Elza Adamowicz

in avant-garde art by a celebration of technology, particularly in the early days of the conflict, and notably in Futurist imagery of the body perfected as machine. In Umberto Boccioni’s Carica dei Lancieri (Charge of the Lancers, 1914; figure 2.1), for example, the cavalry is presented as forming a single unit with horse and lance, creating a dynamic, forward-surging mechanical body. Elsewhere, in the works of the French Cubist artist Fernand Léger, for instance, such as the 1917 painting La ADAMOWICZ 9781526131140 PRINT (4 col).indd 23 31/01/2019 16:05 24

in Dada bodies
Elza Adamowicz

(The Basket Carrier, 1922)9 embodies the ancient Greek motif of the caryatid; and paintings such as Fernand Léger’s Le Mécanicien (The Mechanic, 1920)10 depict the strong, healthy, pneumatic body of the working man. In response, dadaist attacks on the traditional icons of classical art forms were widespread and often virulent. Duchamp subjected the Mona Lisa to his irreverent graffiti in his L.H.O.O.Q. (1919), while Hans Arp extolled the desecration ADAMOWICZ 9781526131140 PRINT (4 col).indd 50 31/01/2019 16:05 shooting the classical body 51 3.3  Francis

in Dada bodies
Abstract only
Pure cinema and Dada/Surrealist films
Maryann De Julio

its discontinuous narrative, set it apart and brought recriminations against Germaine Dulac, charged with having ‘feminized’ Artaud's scenario. Like the films of Viking Eggeling (1880–1925), Hans Richter (1888–1976), Fernand Léger (1881–1955), and Marcel Duchamp (1887–1968), the films of Germaine Dulac are organized in accordance with a rhythm rather than a representation. Entr’Acte (1924), conceived and directed by Francis Picabia (1879–1953), with the assistance of René Clair (1898–1981), is generally considered an example of Dada in cinema

in Germaine Dulac
Aesthetic integration and disintegration in Jean Epstein’s La Chute de la maison Usher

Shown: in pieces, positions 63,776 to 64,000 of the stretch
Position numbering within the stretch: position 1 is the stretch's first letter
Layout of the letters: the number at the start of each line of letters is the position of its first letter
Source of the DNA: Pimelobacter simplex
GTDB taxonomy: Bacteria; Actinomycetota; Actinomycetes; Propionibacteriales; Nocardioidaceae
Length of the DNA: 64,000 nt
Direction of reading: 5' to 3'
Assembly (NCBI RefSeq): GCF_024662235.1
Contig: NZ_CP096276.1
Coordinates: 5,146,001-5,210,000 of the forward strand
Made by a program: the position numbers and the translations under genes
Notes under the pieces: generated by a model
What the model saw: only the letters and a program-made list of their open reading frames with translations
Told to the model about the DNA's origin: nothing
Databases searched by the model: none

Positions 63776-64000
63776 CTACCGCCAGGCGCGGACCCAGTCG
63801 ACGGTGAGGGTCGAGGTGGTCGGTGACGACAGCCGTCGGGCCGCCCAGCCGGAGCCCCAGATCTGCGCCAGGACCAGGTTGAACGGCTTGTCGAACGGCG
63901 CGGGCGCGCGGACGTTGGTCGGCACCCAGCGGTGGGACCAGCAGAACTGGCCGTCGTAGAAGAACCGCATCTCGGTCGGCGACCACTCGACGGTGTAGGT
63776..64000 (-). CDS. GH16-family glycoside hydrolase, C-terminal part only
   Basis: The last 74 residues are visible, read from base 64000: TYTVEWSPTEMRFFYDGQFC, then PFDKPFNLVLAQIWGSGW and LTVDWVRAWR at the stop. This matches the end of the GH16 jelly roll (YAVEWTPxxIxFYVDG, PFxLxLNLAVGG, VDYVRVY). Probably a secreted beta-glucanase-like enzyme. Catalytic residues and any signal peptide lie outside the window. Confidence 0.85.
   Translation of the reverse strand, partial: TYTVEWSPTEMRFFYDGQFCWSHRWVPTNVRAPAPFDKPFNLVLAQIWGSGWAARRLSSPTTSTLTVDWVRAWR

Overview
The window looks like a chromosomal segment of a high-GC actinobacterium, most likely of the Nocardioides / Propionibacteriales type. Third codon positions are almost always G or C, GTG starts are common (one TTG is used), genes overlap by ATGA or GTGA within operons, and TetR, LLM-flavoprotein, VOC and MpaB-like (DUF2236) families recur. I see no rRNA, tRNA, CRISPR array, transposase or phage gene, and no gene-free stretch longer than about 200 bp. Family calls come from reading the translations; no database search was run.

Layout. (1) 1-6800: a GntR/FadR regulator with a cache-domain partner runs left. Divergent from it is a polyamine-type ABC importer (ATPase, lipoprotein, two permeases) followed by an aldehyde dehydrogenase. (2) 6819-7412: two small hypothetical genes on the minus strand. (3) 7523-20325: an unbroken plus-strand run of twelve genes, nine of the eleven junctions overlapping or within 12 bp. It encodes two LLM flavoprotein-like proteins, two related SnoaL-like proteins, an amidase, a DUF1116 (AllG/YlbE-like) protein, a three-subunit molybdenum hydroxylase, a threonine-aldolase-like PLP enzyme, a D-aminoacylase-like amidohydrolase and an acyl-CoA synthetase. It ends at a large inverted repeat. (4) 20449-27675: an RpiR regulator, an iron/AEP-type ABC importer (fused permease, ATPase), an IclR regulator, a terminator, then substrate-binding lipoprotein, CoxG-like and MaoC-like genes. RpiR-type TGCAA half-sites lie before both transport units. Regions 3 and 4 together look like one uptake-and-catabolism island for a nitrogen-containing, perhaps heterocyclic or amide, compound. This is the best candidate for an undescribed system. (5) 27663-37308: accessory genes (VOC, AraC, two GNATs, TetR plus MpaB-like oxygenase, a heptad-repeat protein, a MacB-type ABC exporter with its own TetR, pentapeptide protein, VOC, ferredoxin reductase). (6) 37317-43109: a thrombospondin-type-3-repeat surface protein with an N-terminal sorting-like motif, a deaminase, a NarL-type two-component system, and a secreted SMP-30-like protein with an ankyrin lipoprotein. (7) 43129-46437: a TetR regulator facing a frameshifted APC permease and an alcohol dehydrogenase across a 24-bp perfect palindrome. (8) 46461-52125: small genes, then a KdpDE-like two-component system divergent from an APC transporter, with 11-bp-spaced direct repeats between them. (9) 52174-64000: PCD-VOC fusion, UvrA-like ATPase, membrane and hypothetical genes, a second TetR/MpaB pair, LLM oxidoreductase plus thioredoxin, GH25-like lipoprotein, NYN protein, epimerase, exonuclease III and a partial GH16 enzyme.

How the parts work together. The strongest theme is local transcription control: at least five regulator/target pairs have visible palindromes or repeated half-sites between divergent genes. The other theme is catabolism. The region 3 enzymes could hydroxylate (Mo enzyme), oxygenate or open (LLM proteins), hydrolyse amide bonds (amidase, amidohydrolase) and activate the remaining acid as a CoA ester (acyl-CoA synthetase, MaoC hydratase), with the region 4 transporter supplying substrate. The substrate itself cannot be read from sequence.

Guy Crucianelli

images. Epstein also employs rhythmically complex editing patterns that not only articulate the theories of the cinematic Impressionists, but can be related to Russian montage, as well as the more painterly films of other French avant-garde filmmakers of the 1920s, such as Fernand Léger’s Ballet mécanique (1924). While the latter film is concerned more with the non-linear, abstract possibilities of

in Monstrous adaptations
Stefania Parigi

Zavattini’s project, the temporal element is freed from an aesthetic of verisimilitude and naturalist illusion, replaced by the material concreteness of time. From this experimental and radical opposition to the linearity of the novel, Zavattini wove a dense network of close and distant fraternal relations: the idea sketched by Fernand Léger in the 1920s to make ‘a film of “24 hours” in the ordinary life of an ordinary

in Cinema – Italy
Anna Dahlgren

modern, efficient production while the same studies of movements represented the urban, modern way of life for artists like Giacomo Balla and Fernand Léger. Businessmen focused on production while artists on other hand were attuned to the consumption contexts of these industrial products. Modernism in the streets The marketers and businessmen of the early twentieth century perceived a societal, instrumental benefit in modernist, abstract forms or visual patterns. The rationale for appreciation was, in other words, its direct and utilitarian value. Accordingly

in Travelling images
Lisa Florman

furniture and wallpaper patterns by a group of young designers led by André Mare, the Maison also showcased the paintings of Fernand Léger, Albert Gleizes, Jean Metzinger and many of the other so-called salon cubists. It seems a striking fact – surely more than merely coincidental – that Picasso’s inclusion of explicitly decorative elements within his cubist papiers collés followed almost immediately upon cubism’s own very public inclusion in such an explicitly decorative context. 12 Figure 14.10 Photograph of the Salon bourgeois, La Maison Cubiste. Salon d

in 1913: The year of French modernism